The Australian Strategic Policy Institute’s (ASPI) International Cyber Policy Centre published a report on Monday, 13th July 2020, that implicates 83 global brands in a forced labour scandal. This report it titled Uyghurs for Sale and you can see the main details here.
According to the above-mentioned report; over one million Uyghur and other Turkic Muslim groups have been forcefully locked up since 2017 in Xinjiang, China.
Also, while these persecuted minorities are sent to ‘reeducation camps’ their plights are only just starting. They first allegedly undergo political indoctrination and have to forcefully give up their religion. It doesn’t end there as well.
There are claims that they are forced to work in several factories within Xinjiang and outside it as well. A paragraph from the report reads:
“The Australian Strategic Policy Institute (ASPI) has identified 27 factories in nine Chinese provinces that are using Uyghur labour transferred from Xinjiang since 2017. Those factories claim to be part of the supply chain of 83 well-known global brands.”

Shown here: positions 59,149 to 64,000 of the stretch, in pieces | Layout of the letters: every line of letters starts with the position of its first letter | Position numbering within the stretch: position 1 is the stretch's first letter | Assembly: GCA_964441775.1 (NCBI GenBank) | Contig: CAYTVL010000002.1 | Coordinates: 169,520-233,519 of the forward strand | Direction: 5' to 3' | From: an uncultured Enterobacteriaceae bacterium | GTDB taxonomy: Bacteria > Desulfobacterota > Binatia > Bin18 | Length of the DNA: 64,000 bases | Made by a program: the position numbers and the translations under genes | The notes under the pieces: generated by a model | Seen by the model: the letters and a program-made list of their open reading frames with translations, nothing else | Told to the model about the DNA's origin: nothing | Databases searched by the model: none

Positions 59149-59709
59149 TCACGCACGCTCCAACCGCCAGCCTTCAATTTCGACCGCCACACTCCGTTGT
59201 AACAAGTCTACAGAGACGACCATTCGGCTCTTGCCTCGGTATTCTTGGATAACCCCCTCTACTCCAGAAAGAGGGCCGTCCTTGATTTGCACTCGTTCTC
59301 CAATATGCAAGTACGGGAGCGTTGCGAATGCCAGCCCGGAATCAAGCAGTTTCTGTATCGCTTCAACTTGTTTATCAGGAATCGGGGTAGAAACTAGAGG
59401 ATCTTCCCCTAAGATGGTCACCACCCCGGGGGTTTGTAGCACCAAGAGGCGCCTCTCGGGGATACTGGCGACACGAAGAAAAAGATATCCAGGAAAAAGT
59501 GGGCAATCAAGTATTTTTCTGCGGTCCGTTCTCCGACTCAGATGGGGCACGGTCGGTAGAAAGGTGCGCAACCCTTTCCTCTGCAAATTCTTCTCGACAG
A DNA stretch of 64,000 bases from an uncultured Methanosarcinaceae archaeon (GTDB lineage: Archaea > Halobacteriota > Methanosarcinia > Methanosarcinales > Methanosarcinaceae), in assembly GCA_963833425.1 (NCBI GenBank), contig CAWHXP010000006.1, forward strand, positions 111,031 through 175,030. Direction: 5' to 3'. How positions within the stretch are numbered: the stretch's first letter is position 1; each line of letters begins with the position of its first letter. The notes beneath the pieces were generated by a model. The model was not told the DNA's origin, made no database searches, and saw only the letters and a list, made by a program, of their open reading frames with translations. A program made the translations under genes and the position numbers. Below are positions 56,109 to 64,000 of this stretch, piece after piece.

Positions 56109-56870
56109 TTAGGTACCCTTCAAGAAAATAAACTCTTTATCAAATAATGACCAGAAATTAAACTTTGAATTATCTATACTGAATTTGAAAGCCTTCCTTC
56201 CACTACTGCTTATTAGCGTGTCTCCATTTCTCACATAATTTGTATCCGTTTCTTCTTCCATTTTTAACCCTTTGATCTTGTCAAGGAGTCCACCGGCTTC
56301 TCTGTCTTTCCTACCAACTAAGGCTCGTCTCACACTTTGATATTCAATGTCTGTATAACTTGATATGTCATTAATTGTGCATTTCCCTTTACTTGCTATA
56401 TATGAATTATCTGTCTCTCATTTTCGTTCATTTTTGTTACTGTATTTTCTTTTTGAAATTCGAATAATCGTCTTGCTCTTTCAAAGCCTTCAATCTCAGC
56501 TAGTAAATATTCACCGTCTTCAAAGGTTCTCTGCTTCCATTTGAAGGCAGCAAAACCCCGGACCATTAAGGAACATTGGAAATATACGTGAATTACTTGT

Under a government policy termed ‘Xinjiang Aid’, the authorities have assigned an estimated 80,000 Uyghurs to various factories.
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The researchers mention that they drew resources from open-source Chinese language documents, satellite imagery analysis, academic research and on-the-ground media reporting. They were able to finger some of the following top tech brands as beneficiaries of this forced labour system:
Acer, Amazon, Apple, ASUS, Bosch, Cisco, Dell, General Motors, Google, HTC, Huawei, Microsoft, Nokia, Nintendo, Samsung, Sony and many others.
This data is allegedly based on published ‘supplier lists’ and the implicated factories’ claimed suppliers. ASPI mentions that a small number of brands have given their vendors a mandate to cut ties with the flagged suppliers.
Bosch on its part denied having any existing contract with the suppliers implicated in the reports. The other details of the report are chilling. For example, it reveals that the Xinjiang authorities pay a price per head to local governments and private brokers to organise labour assignments.
Additionally, these Uyghurs workers could not go home for holidays, unlike other employees. Their working environment has barbed wire fences, watchtowers and police guard boxes like a prison compound.
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